This is a very Un-British way of doing things and all our instincts are wrong. Every decision is reserved for the Mayor who must present a number of plans to full council. the decisions are then taken in the context of the agreed plans which only require ⅓ voting in favour. The Mayor delegates all their executive functions to the Cabinet as a collective but also to the council’s principal paid officers. The backbench Councillor’s Scrutiny Committees can only delay these decisions. There, apart from criminal sanction, is no way to recall the Mayor. The Mayor does not hold office due to their ability to command a majority, they do not need to get many decisions agreed by Council. This is not just a first-amongst-equals “Leader” with a different mandate, it’s an alien form of government, lifted from the US & France and designed to reduce the accountability of the decisions from people and their political parties.

My first proposal would be that the Council agree to ask the people of Lewisham to abolish the Mayor and return to a collective committee led Council. It might seem to be less democratic but a committee led council has to maintain its mandate throughout it’s term of office, a Mayor led council supported by a just ⅓ of the Councillors can ignore civic society and wait for the next election.

The other ideas I need to develop,  and we’ll see how much detail I can research, would cover Recall, maybe requiring a more than 50% vote of the Council, Term Limits, something about an Ombudsman & Compliance Committee and independence, having the Cabinet appointed by the Council, the move to a Green Paper/White Paper process for decision making, improved citizen communication, the web site is shite, smaller wards and some thing on the need to use the powers in the Localism Act to get the changes in law that some of these things would require. …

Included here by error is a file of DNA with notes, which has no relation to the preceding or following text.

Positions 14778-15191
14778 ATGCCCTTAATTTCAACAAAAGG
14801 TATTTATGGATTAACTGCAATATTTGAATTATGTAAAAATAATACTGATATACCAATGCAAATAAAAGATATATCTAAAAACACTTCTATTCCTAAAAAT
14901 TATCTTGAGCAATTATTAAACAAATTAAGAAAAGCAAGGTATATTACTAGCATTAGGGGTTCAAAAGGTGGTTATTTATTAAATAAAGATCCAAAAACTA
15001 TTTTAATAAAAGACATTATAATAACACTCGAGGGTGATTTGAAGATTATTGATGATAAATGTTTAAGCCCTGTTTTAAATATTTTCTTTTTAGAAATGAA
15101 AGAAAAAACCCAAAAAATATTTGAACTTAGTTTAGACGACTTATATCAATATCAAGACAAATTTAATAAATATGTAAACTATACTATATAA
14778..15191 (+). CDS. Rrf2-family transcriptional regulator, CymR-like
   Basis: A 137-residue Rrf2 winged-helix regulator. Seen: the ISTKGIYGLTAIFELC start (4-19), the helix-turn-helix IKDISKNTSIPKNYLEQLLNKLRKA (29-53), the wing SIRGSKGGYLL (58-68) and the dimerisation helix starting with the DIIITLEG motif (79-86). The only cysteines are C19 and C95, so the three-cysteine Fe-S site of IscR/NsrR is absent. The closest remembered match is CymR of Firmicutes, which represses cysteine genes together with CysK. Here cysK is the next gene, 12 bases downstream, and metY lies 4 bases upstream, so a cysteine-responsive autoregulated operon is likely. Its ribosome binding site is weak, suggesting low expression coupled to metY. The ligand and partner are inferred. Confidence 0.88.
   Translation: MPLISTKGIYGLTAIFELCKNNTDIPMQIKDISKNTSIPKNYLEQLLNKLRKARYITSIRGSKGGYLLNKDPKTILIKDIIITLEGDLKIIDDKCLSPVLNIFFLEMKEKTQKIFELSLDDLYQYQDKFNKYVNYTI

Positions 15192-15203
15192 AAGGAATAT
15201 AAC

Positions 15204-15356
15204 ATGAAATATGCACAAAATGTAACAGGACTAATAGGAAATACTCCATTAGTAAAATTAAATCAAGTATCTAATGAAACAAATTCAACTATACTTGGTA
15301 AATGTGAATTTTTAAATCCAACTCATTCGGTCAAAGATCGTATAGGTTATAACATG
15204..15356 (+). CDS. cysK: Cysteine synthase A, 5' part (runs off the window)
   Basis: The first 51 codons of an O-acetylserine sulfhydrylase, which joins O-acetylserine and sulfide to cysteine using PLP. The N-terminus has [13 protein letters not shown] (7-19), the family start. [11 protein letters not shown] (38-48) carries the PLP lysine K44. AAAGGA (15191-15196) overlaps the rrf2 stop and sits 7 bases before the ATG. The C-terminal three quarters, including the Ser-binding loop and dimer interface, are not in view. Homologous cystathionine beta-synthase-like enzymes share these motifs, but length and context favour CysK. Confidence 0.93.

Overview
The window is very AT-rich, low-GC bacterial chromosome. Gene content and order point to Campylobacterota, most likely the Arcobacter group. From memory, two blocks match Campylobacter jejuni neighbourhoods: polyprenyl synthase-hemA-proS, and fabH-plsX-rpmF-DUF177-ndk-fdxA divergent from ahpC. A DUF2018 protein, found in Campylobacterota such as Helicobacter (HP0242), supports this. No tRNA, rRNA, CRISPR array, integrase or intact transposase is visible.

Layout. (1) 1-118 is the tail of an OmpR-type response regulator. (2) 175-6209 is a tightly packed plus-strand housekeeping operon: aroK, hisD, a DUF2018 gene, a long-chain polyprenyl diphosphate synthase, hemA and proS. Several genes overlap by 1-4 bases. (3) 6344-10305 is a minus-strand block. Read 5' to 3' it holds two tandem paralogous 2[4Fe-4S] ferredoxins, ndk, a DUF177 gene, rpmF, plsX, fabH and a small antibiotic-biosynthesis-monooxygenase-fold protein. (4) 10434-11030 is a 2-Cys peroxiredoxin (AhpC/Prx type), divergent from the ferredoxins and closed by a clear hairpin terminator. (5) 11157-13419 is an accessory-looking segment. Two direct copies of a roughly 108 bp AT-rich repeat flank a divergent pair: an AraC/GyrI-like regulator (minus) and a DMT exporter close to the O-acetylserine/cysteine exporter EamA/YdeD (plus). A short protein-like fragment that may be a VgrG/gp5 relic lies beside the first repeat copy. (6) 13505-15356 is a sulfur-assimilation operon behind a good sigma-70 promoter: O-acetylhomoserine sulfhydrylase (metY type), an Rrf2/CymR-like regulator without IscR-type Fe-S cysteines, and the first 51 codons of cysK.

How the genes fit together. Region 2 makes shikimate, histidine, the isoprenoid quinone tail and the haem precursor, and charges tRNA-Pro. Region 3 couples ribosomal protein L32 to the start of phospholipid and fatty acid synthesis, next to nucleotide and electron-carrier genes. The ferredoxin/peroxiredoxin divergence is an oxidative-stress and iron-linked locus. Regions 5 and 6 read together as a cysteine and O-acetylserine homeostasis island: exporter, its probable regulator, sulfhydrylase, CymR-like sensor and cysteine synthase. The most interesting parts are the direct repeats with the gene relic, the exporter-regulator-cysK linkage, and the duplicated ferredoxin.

I.T. implications

In my many articles on Labour’s Democracy Review, and in a preview I talk about the Information Technology implications of Labour’s coming rule changes. I have extracted the following quote from my article, The denoument, as I’d like it to be easier to find,

In the NEC rule changes as presented to Conference the NEC talks about using IT to maximise participation. All constituency documents, are to be available to all members via a clockwork platform, sorry, I made it up, an electronic platform, “provided by the Party”; I hope that’s the national party as I have thought hard about this and creating a shared disk is not hard, managing the Access Control List (ACL) is, particularly if your membership and volatility is large.

 …

The denoument

The denoument

… of the Democracy Review

This is a report on the debate at the Democracy Review. It is best read in conjunction with Conference Arrangements Committee (CAC) Report 1, pages 28 to 55. This article describes the proposals, the debate and how I voted. The packages covered member’s rights, local structures, regional structures, national structures, Leadership elections, the National Constitutional Committee (structure and remit) and Westminster selections. The rest of this blog is below/overleaf …  …

Online Democracy

In Labour’s Democracy Review, they argue for more IT and remote access and online balloting, they say

Carers, disabled members, shift workers, women and young members have argued it is the poor, disadvantaged and already under-represented who are least likely to have the time and resources to attend meetings. These points have been made particularly at the disability events we have had.

Who the fuck do you think are least likely to have internet access?